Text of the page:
Iran and the Specter of State-Sponsored Hacking: Where is the Concern?

Iranian hackers have caused hundreds of millions of dollars in damage over the past two years, according to a recent study by Microsoft. They have targeted hundreds of companies through a variety of means, including phishing campaigns and DNS hijacking. By stealing corporate secrets, disrupting operations, and co-opting digital property, the hackers have wreaked havoc and caused tremendous financial loss.

While the President of the United States continues to push for a physical wall along the Mexican border, steadily mounting evidence continues to clamor for a virtual one. State-sponsored hackers from China, Russia, and Iran have made off with intellectual property, planted malware on our critical infrastructures, and stolen personal identities. By stealing our innovations, disrupting our civilization-sustaining systems, and compromising our personal accounts, foreign state-sponsored hackers seriously threaten our society with a multi-pronged assault.

Take, for example, the electric power grid. An electric utility system is a geographically expansive network of power generators, power consumers, and transmission lines. Transmission lines carry power from where it is produced to where it is needed. Electric power follows the laws of physics in flowing along paths of least resistance. Devices called relays control whether a transmission line is in service and connects two points, or is out of service and isolates them. Relays can be set manually to disconnect two points, perhaps because the utility needs to perform maintenance. Or a relay might act automatically as it detects that too much power is flowing along a particular path and so trips the circuit much like a fuse or circuit breaker in your house opens to prevent damage downstream.

When a transmission line is tripped out of service, the power that it had been carrying redistributes to other circuits, changing how much they carry. If the redistributed power causes other transmission lines to trip open because their ratings, too, are now exceeded, power must then redistribute again onto the remaining transmission lines. This can cause further overloads and, eventually, a brownout or blackout, in which not enough power can arrive from distant generation to meet local demand because too many connecting transmission lines have tripped open.

State-sponsored hackers have made inroads on our electrical grid and other critical infrastructures. Let’s consider how an attack might proceed against the power grid. A utility system operator receives a phishing email that contains a link to a website that distributes malware. The operator clicks on the link, and malware installs on his machine. Once installed, it runs a scan of all devices connected to the network to identify open ports and the software services running on them. The malware detects a relay with an open port that allows a telnet connection, and it uses that hole to log into the relay and change its settings. Specifically, it changes its settings to trip the transmission line it controls at a much lower power level than usual, one that current conditions are sure to exceed. Once the change is made, the relay detects erroneously, according the to hacker’s new setting, that its transmission line is overloaded. The transmission line opens, and the power it had been carrying redistributes to neighboring transmission lines. If enough power redistributes to other lines, it will cause them to overload and open, too, disconnecting one region of the grid from another. This will interrupt the flow of power from where it is generated to where it is needed, and a blackout, a costly and potentially life-threatening disruption, will ensue.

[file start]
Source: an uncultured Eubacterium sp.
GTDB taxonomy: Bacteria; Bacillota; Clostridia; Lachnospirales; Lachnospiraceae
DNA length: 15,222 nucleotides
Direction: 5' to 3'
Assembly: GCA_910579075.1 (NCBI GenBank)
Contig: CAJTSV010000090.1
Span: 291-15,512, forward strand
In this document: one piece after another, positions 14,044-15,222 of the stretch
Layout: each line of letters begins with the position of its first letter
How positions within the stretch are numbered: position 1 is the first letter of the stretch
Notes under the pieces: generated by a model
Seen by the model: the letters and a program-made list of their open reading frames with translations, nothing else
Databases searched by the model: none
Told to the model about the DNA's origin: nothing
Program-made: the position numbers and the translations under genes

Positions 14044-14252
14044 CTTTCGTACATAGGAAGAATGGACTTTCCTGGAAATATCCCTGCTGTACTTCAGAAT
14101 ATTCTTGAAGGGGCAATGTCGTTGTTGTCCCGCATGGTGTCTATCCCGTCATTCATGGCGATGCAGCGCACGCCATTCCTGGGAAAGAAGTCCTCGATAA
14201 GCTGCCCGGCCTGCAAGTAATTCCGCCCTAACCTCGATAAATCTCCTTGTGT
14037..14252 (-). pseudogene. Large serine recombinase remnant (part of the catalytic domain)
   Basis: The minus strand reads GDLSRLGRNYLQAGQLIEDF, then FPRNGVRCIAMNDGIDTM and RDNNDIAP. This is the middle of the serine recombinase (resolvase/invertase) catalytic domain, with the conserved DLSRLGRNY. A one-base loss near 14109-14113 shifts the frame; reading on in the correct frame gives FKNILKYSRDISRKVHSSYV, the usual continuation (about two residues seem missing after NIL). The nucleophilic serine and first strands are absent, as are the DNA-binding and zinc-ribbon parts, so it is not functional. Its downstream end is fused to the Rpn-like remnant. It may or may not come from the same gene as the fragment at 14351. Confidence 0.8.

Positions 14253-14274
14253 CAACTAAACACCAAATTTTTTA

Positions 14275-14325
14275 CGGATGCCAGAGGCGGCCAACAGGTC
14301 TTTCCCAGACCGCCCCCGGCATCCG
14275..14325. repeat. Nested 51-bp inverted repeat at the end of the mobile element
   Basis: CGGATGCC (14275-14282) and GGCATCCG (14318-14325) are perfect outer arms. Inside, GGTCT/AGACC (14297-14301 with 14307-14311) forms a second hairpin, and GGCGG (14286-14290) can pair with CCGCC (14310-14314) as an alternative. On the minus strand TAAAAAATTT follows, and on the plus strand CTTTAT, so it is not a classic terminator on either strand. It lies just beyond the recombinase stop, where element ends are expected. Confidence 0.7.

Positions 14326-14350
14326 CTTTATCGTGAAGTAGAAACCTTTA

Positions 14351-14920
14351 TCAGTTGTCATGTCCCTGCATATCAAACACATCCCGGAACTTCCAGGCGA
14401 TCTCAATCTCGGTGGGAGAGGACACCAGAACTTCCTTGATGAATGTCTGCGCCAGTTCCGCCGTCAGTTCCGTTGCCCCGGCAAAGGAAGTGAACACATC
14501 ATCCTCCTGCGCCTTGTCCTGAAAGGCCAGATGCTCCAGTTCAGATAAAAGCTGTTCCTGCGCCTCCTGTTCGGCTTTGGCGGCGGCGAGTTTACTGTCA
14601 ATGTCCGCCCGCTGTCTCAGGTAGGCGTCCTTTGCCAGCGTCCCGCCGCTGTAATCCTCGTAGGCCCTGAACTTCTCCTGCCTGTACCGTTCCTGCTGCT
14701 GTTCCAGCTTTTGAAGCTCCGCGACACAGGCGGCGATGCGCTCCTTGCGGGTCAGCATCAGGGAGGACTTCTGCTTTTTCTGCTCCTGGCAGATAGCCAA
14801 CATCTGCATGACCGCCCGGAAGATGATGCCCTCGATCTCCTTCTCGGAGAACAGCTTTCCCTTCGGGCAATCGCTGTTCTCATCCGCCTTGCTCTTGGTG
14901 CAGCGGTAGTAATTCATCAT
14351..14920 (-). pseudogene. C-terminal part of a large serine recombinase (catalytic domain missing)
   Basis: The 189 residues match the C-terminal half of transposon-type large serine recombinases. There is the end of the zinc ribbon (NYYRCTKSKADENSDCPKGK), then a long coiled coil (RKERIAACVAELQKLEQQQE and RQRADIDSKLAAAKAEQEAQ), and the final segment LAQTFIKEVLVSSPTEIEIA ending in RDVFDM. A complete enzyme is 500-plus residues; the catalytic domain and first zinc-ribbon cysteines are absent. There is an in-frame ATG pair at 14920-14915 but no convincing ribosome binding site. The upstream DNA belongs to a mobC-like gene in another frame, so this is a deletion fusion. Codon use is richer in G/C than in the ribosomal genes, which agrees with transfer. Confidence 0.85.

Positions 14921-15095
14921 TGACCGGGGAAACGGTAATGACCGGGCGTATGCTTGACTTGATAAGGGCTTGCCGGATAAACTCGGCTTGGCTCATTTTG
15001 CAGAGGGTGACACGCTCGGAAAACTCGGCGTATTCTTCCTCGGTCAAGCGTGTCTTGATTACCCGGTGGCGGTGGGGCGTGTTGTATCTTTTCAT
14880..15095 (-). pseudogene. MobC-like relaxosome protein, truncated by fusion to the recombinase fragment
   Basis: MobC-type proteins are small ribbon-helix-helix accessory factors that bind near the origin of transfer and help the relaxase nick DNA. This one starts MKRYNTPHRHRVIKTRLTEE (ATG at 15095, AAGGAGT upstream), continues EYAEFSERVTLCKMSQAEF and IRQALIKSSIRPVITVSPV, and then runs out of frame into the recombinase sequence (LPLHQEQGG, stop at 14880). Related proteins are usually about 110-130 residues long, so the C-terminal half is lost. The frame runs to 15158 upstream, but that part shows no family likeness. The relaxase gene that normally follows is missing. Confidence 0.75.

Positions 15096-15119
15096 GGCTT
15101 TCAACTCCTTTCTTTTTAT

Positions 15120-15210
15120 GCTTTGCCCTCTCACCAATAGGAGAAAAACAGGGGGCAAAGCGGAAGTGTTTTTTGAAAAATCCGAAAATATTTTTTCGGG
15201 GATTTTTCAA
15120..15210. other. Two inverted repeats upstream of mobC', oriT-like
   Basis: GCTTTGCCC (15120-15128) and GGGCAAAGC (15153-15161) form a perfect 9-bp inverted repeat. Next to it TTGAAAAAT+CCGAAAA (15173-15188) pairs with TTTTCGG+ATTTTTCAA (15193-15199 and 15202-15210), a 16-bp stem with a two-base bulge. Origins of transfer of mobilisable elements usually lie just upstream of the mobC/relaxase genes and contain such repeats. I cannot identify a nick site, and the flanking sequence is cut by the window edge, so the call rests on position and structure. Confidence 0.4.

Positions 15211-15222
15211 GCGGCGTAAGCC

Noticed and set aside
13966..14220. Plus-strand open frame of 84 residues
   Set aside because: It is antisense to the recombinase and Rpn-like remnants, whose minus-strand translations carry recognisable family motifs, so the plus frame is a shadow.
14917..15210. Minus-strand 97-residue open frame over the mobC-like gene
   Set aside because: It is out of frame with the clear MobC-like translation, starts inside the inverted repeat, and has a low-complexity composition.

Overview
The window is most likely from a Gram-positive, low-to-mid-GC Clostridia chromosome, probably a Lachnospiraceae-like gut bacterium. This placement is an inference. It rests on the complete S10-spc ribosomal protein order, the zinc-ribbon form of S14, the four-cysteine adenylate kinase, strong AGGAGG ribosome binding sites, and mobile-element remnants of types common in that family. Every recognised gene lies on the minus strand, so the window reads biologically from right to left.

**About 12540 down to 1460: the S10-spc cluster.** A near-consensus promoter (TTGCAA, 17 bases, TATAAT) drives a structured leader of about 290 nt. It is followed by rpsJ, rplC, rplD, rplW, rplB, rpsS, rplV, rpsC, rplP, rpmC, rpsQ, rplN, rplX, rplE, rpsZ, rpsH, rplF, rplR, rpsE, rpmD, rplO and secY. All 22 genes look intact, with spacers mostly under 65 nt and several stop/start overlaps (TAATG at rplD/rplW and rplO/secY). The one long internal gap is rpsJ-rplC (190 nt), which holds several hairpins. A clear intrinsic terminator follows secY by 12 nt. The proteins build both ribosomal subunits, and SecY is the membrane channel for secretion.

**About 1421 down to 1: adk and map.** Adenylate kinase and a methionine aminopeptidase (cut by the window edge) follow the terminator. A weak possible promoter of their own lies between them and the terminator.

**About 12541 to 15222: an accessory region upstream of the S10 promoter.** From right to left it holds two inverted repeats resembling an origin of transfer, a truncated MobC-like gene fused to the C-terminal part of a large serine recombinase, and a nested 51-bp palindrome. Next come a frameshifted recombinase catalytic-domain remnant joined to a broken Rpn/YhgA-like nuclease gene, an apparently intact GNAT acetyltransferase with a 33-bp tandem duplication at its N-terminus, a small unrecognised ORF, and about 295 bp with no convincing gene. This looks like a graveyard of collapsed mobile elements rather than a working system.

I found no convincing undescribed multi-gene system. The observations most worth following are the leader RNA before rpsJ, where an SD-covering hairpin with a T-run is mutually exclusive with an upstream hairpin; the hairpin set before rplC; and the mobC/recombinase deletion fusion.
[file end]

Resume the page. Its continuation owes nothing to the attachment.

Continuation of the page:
Russia, China, and Iran have mobilized their elite hacking teams against our mission-critical systems, including our national power grid. The fact that the current Administration spends so much time, energy, and money fighting for a medieval security technology against people on foot when the consequences of a far more imminent and fast-spreading invasion are so much more severe is confounding at best. As we have seen, it would not be that hard to compromise our electrical grid and other critical infrastructures. So, where is the sense of urgency?

My hunch is that the Trump Administration has done the political calculus and has surmised (A) that the Trump base doesn’t appreciate the extent of the cyber threat; (B) that the Trump base sees immigration of “the other” as far more of a threat to national security than faceless hackers from faraway lands attacking our critical systems in incomprehensible ways; or (C) most worryingly, that our current cyber defense is not up to the challenge, so it would be politically foolish to take on a battle we can’t win, even though we have to win it.

I sure hope it’s not C. Ignorance and racism are complicating annoyances that poison our politics. Lack of preparedness, on the other hand, would spell our doom. We must stop playing around with concrete blocks and steel slats and focus instead on threats that spread at the speed of light.

About Ray Klump

Associate Dean, College of Aviation, Science, and Technology at Lewis University Director, Master of Science in Information Security Lewis University,, You can find him on Google+.

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